Obote returned to power in a controversial election in December 1980, which robbed him of political authority and he spent the next five years hamstrung by factional fights inside his ruling Uganda People Congress (UPC), and a disobedient army that was fighting a spirited guerrilla war led by current President Yoweri Museveni. In July 1985 Obote’s disastrous second rule was, again, ended by a military coup.
In Benin, Mathieu Kerekou seized office in a military coup in 1972, and was forced by the post-Cold War democracy wave to give up most of his powers in 1990.
He was defeated in elections in 1991, but returned to the presidency in a democratic vote in 1996 and was re-elected in a contentious poll in 2001.
Having long-abandoned his Marxist-Leninist ideology, he oversaw some liberal reforms, leaving office in 2006 with perhaps a better reputation than he started out with when he was a soldier ruler.
In Nigeria, before Buhari, the outspoken and combative Olusegun Obasanjo was military ruler from 1976 to 1979.
He was then democratically elected when military rule ended in Nigeria in 1999, easily winning re-election in 2003 and served to May 2007 when an ill-advised attempt to change the presidential two-term limit rule was foiled.
Escaping “Obote curse”
Obasanjo, became an internationally influential president, and remains one of the continent’s more highly regarded elder statesmen. He is credited with salvaging Nigeria’s economy and returning the country to some level of global respectability, laying the foundations that eventually made Nigeria the continent’s largest economy last year.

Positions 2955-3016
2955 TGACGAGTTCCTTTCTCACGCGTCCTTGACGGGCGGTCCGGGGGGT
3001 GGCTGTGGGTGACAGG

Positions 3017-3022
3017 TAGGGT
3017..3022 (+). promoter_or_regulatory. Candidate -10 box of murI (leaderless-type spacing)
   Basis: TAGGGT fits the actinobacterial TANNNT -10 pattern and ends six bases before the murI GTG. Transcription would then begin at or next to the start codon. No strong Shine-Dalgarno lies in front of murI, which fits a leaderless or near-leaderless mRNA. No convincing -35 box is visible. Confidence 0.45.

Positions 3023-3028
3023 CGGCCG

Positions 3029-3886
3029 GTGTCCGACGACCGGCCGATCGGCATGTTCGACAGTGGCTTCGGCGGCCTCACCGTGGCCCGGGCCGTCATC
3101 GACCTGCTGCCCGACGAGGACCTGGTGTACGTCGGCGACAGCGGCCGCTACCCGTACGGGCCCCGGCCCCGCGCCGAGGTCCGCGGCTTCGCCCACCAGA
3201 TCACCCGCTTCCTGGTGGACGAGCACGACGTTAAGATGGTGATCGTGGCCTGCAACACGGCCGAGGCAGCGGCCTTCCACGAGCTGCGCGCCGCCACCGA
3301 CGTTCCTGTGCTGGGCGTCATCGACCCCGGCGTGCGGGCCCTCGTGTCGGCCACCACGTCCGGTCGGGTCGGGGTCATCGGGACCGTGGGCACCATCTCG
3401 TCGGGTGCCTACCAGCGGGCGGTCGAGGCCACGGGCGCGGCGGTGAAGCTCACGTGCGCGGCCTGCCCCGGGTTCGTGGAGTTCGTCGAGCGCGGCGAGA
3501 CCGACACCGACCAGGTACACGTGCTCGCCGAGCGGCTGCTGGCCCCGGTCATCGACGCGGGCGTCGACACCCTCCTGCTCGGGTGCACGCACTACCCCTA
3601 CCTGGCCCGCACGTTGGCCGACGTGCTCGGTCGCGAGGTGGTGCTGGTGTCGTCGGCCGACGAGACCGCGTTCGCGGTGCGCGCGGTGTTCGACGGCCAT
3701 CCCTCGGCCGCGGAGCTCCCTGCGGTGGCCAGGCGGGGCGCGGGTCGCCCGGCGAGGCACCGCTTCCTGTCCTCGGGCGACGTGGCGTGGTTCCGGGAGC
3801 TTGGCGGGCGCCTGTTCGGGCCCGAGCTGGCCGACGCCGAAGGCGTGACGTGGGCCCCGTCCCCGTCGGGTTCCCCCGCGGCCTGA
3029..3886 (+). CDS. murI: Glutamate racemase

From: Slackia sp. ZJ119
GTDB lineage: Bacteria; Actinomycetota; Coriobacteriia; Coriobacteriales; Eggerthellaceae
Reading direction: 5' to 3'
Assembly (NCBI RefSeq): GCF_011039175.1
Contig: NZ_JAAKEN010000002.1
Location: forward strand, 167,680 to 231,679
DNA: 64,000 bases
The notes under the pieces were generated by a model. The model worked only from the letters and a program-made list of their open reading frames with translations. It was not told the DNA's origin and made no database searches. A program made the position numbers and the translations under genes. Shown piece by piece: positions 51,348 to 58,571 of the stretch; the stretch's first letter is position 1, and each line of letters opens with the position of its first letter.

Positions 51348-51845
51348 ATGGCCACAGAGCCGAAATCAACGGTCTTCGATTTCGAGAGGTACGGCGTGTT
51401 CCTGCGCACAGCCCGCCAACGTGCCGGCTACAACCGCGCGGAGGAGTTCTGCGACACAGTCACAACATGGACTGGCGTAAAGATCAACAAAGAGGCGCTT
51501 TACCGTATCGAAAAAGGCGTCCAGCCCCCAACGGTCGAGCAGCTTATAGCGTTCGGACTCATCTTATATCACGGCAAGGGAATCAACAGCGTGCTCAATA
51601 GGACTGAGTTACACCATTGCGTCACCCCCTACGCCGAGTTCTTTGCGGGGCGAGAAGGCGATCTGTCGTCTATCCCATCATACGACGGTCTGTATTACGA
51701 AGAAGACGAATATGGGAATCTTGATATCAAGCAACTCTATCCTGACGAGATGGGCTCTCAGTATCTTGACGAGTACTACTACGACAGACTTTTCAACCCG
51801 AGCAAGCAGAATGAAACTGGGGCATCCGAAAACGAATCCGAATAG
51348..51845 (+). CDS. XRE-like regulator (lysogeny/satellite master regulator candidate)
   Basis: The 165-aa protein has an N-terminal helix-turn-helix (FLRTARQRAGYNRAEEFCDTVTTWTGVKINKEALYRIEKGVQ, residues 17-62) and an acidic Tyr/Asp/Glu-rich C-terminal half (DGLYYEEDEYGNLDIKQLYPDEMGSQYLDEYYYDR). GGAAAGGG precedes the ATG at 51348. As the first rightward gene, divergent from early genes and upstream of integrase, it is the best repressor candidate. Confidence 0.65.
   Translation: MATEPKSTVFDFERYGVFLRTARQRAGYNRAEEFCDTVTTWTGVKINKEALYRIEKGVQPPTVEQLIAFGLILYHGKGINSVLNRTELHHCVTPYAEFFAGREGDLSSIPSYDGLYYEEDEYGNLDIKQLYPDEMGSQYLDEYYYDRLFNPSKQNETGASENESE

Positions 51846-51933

Ghana’s Jerry Rawlings too escaped the “Obote curse”. He took power following a military coup in 1979, handed the reins to a civilian government shortly after, but then grabbed it back again at the end of 1981.
He set up a military junta and ruled until 1992, when he resigned from the army and set up a political party, the National Democratic Congress (NDC) – the current ruling party - returned the country to multiparty politics, and won elections that year.
He was re-elected in 1996 for a further four years, and final term.
As military ruler, the mercurial Rawlings had several military leaders from the past tied to barrels at the beach and executed.
However, he is credited with reforming Ghana’s institutions and its economy, and building it into its current shape.
Buhari, then, comes to power at a time when there are hardly any low-hanging fruits that he can pick and claim glory - apart from visibly cracking down on corruption.
Nigeria too is a very different country from the one he ruled in 1985. It has enjoyed relative freedom and an open market economy for 17 years, and found its voice, so he can’t offer it those.
When he was last president, the population of Nigeria was 83.9 million, just 48% of what it is today. It is also a far more educated country.
In the next few days, he must show those asking for the real Buhari to stand up, that that Buhari is indeed still there.
He would have to move quickly and decisively to seize redemption. Having won office on the fourth attempt, Buhari is patient and unexcitable, and might actually be a man with a plan. A photograph released on Buhari’s Facebook page Monday, showed him deliberatively working away, perhaps a message to the country that “I got this”.
Nigeria, though, is probably no longer the kind of patient country to wait long for him, as the Americans say, to get his game face on.